Earlier this year Jaeger-LeCoultre formally launched and showed off new additions to their much-loved Duomètre collection in the form of the Duomètre Sphérotourbillon, Chronograph, and Quantième Lunaire now in a combination of grey Magnetite dials and red gold cases.
For those new to the Duomètre timepieces, what is special about them is their movement, which is characterised by two independent energy sources (the ‘dual wings’), each devoted to a different function. Two separate gear trains and main spring barrels, one for the time and the other for the relevant complication. The gear trains are connected by a single shared regulating organ.
Today we are sharing with you some photographs of the new Duomètre Chronograph Magnetite, powered by the manual-wind Calibre 380. The second of the ‘duo’ functions for this is, of course, a chronograph. If you’ve ever had a play with this watch in its previous incarnations you will know how interesting the 1/6 second jumping seconds feature of the chronograph function is, although for those unaccustomed to it, it can require some mental realignment.
There are fifty hours of power reserve for both the timekeeping and chronograph functions; turning the crown clockwise winds the main movement for the time function and counter-clockwise, for the chronograph. A single pusher above the crown is responsible for all the chronograph functions.
The grey Magnetite (a mineral that is an iron ore) is an interesting choice of dial material, especially in terms of texture. The red gold of the case is naturally carried through to the leaf-shaped gold-plated hands and markers.
It is in a 42mm rose gold case with a combination of polished and satin-brushed finishing, and on a brown alligator strap.
As mentioned, there are two other new Magnetite variants. The Duomètre Sphérotourbillon comes in a 42mm 18k red gold case and has the manual-wind Calibre 382 with a multi-axis tourbillon that is equipped with a cylindrical balance with double terminal curves. The tourbillon has a seconds display that can be reset back to zero via a pusher at 2 o’clock without simultaneously stopping the regulating organ. The tourbillon cage is titanium and spins at 30 seconds for the cage and 15 seconds for the axis.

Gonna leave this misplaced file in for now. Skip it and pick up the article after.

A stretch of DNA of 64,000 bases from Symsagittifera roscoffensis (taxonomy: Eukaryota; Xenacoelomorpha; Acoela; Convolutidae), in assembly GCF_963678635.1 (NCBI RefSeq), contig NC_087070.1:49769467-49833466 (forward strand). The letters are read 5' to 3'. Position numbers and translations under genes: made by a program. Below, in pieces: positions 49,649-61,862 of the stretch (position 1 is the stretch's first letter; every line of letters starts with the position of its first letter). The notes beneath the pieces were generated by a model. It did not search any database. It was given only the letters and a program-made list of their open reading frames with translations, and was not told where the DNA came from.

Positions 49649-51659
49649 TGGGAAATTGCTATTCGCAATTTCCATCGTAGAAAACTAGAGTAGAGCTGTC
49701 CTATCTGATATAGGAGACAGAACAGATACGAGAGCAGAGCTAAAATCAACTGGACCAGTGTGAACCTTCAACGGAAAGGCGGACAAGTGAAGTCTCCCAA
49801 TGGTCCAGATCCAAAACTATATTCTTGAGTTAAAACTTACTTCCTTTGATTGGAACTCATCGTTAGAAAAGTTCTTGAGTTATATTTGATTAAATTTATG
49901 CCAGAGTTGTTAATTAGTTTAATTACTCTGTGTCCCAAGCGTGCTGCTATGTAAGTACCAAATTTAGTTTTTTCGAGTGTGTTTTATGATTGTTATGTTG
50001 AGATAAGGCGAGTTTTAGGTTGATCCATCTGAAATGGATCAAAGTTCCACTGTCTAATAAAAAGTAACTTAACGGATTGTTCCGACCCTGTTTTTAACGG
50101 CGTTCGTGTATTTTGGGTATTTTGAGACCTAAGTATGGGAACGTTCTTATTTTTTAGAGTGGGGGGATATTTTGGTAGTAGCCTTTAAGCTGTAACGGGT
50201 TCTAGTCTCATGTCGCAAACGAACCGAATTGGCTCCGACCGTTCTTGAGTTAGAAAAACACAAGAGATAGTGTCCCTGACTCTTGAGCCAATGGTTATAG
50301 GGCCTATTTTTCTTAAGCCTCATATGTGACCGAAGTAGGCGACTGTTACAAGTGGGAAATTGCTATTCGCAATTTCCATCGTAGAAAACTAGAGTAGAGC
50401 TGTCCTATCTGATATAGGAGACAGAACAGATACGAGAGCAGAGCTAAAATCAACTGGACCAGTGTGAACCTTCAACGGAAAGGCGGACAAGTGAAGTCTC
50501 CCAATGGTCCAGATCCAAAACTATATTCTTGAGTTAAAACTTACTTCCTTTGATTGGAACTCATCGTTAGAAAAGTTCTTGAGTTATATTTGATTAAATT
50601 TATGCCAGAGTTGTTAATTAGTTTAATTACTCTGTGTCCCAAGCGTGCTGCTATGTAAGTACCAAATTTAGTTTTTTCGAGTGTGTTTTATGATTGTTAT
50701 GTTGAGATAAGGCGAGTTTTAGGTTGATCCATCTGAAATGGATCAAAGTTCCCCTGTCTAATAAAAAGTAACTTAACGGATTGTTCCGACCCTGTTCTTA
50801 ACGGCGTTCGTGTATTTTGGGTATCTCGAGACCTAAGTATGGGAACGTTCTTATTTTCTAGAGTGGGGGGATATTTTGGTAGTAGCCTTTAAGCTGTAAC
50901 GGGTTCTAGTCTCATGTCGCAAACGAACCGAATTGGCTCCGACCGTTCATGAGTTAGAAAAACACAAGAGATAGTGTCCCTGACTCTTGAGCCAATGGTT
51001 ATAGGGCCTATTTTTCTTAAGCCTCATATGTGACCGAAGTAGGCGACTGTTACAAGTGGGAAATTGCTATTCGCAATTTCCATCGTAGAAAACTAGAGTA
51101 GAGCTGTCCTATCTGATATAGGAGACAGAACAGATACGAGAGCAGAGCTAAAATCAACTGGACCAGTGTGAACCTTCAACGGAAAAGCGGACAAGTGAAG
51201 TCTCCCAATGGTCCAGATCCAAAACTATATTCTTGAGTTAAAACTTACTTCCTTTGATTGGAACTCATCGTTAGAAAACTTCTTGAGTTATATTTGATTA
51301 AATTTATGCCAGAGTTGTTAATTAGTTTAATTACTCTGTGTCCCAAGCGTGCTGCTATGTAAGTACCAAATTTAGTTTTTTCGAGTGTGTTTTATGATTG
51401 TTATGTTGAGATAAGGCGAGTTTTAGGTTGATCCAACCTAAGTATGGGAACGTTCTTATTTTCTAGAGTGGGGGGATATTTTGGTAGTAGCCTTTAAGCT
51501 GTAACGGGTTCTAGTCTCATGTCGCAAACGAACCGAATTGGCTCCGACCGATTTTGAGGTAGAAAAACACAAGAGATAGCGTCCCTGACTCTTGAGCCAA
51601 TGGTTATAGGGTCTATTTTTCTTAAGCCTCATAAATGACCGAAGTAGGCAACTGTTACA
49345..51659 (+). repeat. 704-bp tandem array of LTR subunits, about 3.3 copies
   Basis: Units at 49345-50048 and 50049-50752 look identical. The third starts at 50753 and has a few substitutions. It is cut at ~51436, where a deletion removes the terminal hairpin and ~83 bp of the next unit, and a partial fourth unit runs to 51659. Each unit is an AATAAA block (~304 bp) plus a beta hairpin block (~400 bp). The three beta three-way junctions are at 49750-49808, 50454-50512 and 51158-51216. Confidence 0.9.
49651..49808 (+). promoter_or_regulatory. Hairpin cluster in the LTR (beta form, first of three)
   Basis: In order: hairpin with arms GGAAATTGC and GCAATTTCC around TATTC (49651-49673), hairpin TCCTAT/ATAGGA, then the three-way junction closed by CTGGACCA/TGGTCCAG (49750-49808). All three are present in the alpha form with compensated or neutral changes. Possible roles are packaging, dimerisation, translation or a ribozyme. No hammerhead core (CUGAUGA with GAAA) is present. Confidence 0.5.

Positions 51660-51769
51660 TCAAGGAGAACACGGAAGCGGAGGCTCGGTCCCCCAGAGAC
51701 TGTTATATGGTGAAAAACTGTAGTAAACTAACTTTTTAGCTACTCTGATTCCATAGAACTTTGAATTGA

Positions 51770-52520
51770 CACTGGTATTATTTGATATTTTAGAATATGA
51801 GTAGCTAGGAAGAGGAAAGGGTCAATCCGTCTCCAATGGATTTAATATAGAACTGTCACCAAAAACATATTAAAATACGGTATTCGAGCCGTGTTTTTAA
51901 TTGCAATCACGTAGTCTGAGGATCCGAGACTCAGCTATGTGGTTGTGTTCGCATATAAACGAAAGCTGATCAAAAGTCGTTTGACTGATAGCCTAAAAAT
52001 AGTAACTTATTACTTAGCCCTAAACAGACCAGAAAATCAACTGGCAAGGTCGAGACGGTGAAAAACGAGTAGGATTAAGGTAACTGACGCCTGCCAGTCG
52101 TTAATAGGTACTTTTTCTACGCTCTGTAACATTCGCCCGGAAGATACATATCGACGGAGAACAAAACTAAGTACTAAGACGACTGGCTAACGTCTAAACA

If you have come across the Duomètre Sphérotourbillon already then the dial design will be familiar – the main dial is on the right, featuring the time and date. The seconds sub dial is at the bottom and a 24-hour sub dial for the second time zone, between 11 o’clock and 12 o’clock. Next to each of these sub dials are power reserve indicators for the movement and for the indicators themselves.
Lastly, and we apologise for not having managed to get photographs of it, there is also a new Magnetite Duomètre Quantième Lunaire 42. You can read about the Duomètre Quantième at this link. The model and complication was first launched in 2010, and shows the time with a foudroyante seconds hand showing 1/6th of a second increments, as well as the date and the age of the moon (as per the ‘Lunaire’ name).
The Quantième Lunaire uses the Cal. 381 movement inside this new 42mm red gold case. The watch features two seconds hands; the main one is a centre sweep hand and the second one at 6 o’clock is the jumping (‘foudroyante’) seconds hand accurate to 1/6th of a second. Setting the time is performed by pulling the crown, whereupon both the seconds hands jump to the zero position, leaving the escapement running. Pushing the crown activates both hands simultaneously by re-coupling into the running escapement.
As is the case for all the new Duomètre watches, the dials of these other two also feature rose-gold appliqués and gold-plated hands, and all three come on a chocolate brown alligator strap with a rose-gold folding clasp.
The grey dial/ red gold case combination is a popular one, in large part because this combination seems to give a watch a certain dressy warmth to its appearance. These new iterations continue this trend, and are a fitting addition to the Duomètre family.